A Massive Two-hand Bearing Sword of the City of Brunswick, c. 1570

2490 1
2490 v2
2490 6

Item ref: 2490

  • Germany, Brunswick
  • Steel, wood, leather and brass
  • 188 cm / 74 in


The Brunswick City Arsenal (Zeughaus); Armoury of the Dukes of Brunswick-Wolfenbüttel and their successors, the kings and princes of Hanover, housed successively in the Wolfenbüttel Zeughaus, Schloss Blankenburg and Schloss Marienburg, Lower Saxony

Tower of London, Exhibition of Arms, Armour and Militaria lent by H.R.H. The Duke of Brunswick and Lüneburg, London, 1952, cat. no. 89, pp. 26–7 of the exhibition catalogue

By the second half of the sixteenth century the use of enormous two-hand swords as a weapon was very much in decline, yet these swords remained in widespread ceremonial use, as ‘bearing swords’ carried in procession on occasions of state, as fitting symbols of power and authority. Some of the most magnificent Germanic bearing swords of the 1560s to the 1580s are those of the duchy of Brunswick in Lower Saxony. Most recognizable among these swords is the series made for the guard of Julius, Duke of Brunswick-Wolfenbuttel (r. 1568–89). Grandly accentuated proportions and stylistic features unique to the Brunswick duchy included a large pommel (shaped like the top of a crutch) and the long quillons of the hilt prominently swept outwards to ‘fishtail’ terminals. The elegance and majesty of these swords could not have failed to impart a sense of awe and deference.

The present sword, however, differs from those various series carried by the ducal retinue in that it bears none of the insignia and markings present on those types; it bears instead the heraldic and iconographic emblems of the city of Brunswick itself. Our example was most likely made in the same workshops as the ducal swords but made even larger than the ducal types. The uniquely great width of the quillons, together with the gleaming brass sheet applied uppermost within the guard and boldly embossed with the large heraldic supporting beasts of Brunswick all firmly reinforce its distinct provenance. As is evident in this sword, all of the decoration is positioned to be correctly viewed while carried aloft in procession.

This rare sword is one of no more than six of this specific type made for the Brunswick city arsenal which are today known to exist. The sixteenth-century opulence of the city of Brunswick is reflected in the unusually lavish attention to the decoration of both the hilt and the blade of this sword. Important among the emblems within the etching on the hilt is the lion standing on its masonry plinth: this represents the massive bronze lion statue, the Braunschweiger Löwe, commissioned by Henry ‘The Lion’, duke of Bavaria and Saxony (r. 1139–95). For many years following its conception this medieval monument was the largest bronze casting north of the Alps, and it has remained the most famous symbol of the city of Brunswick. The original lion is now displayed in Dankwarderode Castle there. Other of the emblems and devices on the hilt and blade are references to the original five districts of the medieval city, known as Weichbilde. In the spirit of self-sacrifice and loyalty popular within Germanic iconography during the second half of the sixteenth century, the mythical Roman hero Marcus Curtius is shown in repeated cartouches on the quillons, as he is poised to ride headlong into the fiery gulf and so close it for the salvation of Rome. A pair of high-ranking male and female profile busts confirm the period in which this sword was made: their respective ruffs and headdress were the pinnacle of fashion in the 1570s. The presence of an owl may be a reference to the traditional story of Till Eulenspiegel (the surname means ‘Owlmirror’; he is called ‘Owlglass’ in English stories about him), a legendary fourteenth-century prankster of Brunswick popular in the city’s folk tales.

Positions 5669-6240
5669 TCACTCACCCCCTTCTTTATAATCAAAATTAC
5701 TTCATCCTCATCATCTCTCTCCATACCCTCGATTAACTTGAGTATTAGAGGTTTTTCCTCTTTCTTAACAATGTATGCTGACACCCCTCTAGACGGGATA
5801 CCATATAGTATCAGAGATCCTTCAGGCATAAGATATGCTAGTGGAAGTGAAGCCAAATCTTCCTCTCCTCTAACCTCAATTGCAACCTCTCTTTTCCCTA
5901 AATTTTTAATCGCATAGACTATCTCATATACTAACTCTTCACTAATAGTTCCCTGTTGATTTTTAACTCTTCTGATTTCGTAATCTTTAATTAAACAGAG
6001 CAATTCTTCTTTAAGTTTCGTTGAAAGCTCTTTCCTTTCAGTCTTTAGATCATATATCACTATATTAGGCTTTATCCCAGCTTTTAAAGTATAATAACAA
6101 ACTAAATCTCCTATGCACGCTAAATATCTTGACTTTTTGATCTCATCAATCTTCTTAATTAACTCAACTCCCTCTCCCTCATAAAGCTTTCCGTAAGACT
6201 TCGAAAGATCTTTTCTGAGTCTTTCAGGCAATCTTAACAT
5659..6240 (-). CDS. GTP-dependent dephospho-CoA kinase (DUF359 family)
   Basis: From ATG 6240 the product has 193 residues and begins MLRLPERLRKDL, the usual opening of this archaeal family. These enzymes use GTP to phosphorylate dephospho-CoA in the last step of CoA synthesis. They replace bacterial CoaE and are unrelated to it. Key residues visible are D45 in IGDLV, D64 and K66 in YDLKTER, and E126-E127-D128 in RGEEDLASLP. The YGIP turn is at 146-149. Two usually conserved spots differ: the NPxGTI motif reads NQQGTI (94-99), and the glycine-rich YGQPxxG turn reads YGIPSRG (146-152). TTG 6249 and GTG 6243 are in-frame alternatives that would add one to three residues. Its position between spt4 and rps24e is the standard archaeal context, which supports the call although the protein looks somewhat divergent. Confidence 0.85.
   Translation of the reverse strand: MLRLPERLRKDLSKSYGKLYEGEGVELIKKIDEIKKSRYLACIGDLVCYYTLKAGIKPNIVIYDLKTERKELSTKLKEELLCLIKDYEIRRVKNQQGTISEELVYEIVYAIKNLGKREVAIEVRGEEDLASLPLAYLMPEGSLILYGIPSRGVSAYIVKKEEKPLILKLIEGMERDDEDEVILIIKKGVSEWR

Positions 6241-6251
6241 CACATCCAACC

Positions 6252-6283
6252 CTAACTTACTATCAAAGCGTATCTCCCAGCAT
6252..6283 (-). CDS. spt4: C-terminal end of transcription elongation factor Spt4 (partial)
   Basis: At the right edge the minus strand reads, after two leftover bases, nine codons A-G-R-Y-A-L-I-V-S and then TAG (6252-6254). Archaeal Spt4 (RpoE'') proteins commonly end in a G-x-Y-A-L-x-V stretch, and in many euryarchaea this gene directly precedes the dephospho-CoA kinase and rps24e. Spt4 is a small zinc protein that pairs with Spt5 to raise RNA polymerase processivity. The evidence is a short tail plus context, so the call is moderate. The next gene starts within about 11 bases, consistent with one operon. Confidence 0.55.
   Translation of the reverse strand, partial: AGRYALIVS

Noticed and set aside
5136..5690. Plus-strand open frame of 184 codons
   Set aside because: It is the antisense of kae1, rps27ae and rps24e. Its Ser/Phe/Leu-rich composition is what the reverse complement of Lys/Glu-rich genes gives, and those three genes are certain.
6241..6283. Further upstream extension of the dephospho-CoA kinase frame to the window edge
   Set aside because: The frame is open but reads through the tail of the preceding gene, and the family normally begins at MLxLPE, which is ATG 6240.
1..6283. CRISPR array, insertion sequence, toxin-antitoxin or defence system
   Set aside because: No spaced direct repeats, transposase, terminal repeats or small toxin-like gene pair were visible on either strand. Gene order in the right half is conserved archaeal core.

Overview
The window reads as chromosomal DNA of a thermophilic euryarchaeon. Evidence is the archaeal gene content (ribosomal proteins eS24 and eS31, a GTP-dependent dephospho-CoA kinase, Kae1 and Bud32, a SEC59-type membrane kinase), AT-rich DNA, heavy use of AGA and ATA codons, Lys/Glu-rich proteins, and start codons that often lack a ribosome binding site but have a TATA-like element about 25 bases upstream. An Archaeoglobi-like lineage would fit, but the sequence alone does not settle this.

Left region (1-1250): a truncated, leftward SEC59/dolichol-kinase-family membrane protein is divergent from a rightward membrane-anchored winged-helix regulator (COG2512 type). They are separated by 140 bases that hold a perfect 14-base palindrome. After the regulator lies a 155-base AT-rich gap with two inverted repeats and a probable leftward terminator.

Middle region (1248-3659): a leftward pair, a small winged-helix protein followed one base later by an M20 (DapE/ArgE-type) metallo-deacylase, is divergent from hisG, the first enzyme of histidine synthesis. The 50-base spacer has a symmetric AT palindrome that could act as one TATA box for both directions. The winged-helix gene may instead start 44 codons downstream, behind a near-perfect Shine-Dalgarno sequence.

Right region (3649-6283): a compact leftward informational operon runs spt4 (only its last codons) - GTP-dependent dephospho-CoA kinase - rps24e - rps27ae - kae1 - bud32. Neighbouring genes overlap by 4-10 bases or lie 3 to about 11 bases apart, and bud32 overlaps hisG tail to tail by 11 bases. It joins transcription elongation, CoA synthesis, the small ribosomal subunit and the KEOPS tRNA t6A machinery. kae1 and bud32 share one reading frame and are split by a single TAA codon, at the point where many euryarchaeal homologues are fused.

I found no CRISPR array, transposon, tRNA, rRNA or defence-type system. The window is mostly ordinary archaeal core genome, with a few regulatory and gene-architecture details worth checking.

Following the capitulation of the city of Brunswick in 1671 to Duke Rudolf August of Brunswick-Wolfenbuttel and the dukes of Brunswick-Luneburg and Calenburg, Duke Rudolf imposed absolute rule over the city, all civic insignia were confiscated and the city swords were incorporated into the extensive armoury of nearby Schloss Wolfenbuttel, the ducal seat. Presumably, our sword continued to be used on state occasions but was borne by a member of the ducal bodyguard rather than by a servant of the city.

Some of the contents of the armoury at Schloss Wolfenbuttel were over time transferred to Schloss Blankenburg in the Harz mountains, another of the ducal family residences and where the pieces were to remain until relatively modern times. 1866 brought the defeat of the Kingdom of Hanover by Prussia; around this period some items from the ducal armoury entered the Vaterlandischen Museum, now the Brunswick Landesmuseum, and many pieces were also sold on the art market. Other pieces, such as this bearing sword, remained with the family until recently.